Employer-Provided Adoption Benefits

(See also: Employer Adoption Benefit Package)

This information was taken directly from Child Welfare Information Gateway

A growing number of employers offer benefits to adoptive parents. In 1990, a survey by Hewitt Associates found that only 12 percent of employers surveyed offered some kind of adoption benefits; by 2004, a Hewitt survey of 936 major U.S. employers showed that the percentage had grown to 39 percent, with an average maximum reimbursement of $3,879 for adoption expenses.

In Hewitt’s most recent survey report (2008-2009), more than half of the 940 large employers surveyed said that they offer some type of adoption assistance.1 Employers that offer adoption benefits cite advantages for their companies including maintenance of productivity, retention of good employees, a positive public image, and equity in benefits for all employees.

Adoption Benefits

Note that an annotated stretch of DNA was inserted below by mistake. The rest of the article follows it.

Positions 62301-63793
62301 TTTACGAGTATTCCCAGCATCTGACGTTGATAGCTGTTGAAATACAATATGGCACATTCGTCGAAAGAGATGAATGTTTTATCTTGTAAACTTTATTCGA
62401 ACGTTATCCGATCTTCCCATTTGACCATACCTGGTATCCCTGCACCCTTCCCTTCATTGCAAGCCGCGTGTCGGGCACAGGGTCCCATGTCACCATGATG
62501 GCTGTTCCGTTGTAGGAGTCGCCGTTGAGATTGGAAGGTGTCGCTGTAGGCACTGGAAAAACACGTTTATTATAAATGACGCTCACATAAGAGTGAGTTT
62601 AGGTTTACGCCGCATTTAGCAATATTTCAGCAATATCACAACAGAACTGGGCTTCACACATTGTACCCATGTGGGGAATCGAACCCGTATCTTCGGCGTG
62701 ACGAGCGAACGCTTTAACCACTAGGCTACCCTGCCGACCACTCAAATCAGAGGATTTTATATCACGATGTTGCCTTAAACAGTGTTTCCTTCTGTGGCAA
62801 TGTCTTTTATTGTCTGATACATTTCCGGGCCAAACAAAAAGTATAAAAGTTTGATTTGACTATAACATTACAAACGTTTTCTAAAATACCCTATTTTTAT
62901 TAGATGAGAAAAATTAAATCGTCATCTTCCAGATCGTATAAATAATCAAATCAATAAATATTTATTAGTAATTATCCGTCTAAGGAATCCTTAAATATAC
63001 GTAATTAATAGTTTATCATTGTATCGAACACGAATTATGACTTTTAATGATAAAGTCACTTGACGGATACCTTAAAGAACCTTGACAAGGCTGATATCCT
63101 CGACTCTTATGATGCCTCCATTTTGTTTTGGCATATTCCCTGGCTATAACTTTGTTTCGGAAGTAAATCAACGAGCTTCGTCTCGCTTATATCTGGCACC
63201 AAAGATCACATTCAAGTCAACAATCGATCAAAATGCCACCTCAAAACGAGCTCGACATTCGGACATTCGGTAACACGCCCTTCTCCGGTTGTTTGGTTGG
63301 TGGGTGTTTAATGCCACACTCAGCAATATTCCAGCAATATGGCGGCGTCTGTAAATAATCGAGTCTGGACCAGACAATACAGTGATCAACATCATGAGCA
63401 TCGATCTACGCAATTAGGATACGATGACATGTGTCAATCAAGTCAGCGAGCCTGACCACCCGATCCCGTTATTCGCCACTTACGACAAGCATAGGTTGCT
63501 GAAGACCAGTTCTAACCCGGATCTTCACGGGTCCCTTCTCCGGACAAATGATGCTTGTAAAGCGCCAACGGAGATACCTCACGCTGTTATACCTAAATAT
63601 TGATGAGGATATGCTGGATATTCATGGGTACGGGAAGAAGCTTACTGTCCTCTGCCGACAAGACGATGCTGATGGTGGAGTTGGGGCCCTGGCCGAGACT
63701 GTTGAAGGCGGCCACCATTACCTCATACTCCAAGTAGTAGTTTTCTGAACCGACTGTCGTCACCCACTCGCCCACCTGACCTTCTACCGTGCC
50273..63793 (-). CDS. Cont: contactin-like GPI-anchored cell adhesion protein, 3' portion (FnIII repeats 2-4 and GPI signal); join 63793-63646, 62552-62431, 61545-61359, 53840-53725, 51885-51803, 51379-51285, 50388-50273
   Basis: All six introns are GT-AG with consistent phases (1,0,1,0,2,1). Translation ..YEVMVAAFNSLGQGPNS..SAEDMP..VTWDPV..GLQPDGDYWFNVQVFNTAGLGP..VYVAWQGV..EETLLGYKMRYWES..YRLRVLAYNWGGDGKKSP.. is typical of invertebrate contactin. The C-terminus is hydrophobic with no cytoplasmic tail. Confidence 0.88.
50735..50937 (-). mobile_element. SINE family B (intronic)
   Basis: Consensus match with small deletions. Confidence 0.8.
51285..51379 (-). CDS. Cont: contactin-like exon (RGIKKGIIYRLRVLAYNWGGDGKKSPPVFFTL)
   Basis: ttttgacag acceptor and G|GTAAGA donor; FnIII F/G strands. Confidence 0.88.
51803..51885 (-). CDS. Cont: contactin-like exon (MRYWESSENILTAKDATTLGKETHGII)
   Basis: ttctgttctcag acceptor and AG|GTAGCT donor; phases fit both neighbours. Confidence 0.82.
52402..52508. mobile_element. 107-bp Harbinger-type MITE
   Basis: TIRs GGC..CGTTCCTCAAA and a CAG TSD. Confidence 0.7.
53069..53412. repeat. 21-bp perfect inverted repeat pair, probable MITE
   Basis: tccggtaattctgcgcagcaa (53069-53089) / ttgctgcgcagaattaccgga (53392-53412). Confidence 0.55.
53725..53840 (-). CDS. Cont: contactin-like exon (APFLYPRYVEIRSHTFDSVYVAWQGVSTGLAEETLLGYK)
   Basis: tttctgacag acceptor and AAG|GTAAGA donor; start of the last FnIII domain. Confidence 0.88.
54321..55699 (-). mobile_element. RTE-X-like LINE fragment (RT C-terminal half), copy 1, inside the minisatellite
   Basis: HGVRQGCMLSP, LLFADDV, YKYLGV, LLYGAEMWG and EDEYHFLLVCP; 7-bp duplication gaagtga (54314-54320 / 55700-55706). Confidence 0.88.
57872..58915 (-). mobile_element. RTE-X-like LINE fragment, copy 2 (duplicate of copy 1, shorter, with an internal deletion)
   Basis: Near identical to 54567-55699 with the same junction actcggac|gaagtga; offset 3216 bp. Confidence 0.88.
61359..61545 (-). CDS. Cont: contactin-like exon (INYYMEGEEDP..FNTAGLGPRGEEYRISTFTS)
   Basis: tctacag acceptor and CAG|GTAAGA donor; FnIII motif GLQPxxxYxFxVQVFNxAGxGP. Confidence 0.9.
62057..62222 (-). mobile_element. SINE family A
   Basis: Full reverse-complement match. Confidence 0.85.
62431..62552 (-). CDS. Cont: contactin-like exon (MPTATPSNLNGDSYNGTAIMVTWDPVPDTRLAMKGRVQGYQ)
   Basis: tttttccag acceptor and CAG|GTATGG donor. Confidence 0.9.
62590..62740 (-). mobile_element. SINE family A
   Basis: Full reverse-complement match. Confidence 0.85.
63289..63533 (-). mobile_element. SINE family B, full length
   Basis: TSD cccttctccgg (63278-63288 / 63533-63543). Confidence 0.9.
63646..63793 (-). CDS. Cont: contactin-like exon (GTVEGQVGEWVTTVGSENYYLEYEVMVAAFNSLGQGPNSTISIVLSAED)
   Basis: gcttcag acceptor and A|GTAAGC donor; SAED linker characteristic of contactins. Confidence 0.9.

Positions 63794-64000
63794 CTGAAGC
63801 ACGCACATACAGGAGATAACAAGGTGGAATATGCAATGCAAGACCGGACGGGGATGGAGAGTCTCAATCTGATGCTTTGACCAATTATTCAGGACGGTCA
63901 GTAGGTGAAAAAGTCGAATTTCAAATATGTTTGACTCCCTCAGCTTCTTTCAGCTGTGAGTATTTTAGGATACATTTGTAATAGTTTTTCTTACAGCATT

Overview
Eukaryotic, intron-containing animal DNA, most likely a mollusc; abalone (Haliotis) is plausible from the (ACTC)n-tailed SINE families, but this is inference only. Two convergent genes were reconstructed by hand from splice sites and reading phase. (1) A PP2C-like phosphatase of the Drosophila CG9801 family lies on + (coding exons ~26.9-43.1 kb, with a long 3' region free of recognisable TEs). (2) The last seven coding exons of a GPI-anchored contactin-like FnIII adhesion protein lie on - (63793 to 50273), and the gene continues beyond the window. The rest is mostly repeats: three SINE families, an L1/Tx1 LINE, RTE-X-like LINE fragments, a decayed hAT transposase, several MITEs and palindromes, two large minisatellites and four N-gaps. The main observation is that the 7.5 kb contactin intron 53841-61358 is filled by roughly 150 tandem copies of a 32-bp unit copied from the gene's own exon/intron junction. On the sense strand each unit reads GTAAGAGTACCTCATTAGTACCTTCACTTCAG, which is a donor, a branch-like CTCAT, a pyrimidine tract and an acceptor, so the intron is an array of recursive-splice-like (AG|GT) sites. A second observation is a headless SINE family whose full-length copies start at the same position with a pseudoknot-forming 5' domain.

Adoption benefits can be grouped into three main categories: information resources, financial assistance, and parental leave. Many employers will offer one or more of these benefits with each adoption.

Information Resources

Information resources includes referrals to adoption agencies, organizations, and specialists.

Financial Assistance

Financial benefits can vary in both type and extent. Some employers offer a lump sum payment, usually after the adoption is finalized. Others will pay certain fees or will reimburse at a higher rate for a child with special needs. A typical adoption benefit will include reimbursement of certain itemized expenses at 80 percent of cost, up to a pre-established ceiling (on average, about $4,000.)

Parental Leave

Parental leave adoption benefits may be covered under the Family and Medical Leave Act, in which employers with 50 or more employees are required to offer mothers and fathers up to 12 weeks of unpaid leave for the birth or adoption of a child.

Some companies will allow parents to combine paid leave (sick time, vacation) with unpaid leave to extend their time away.

Legal Assistance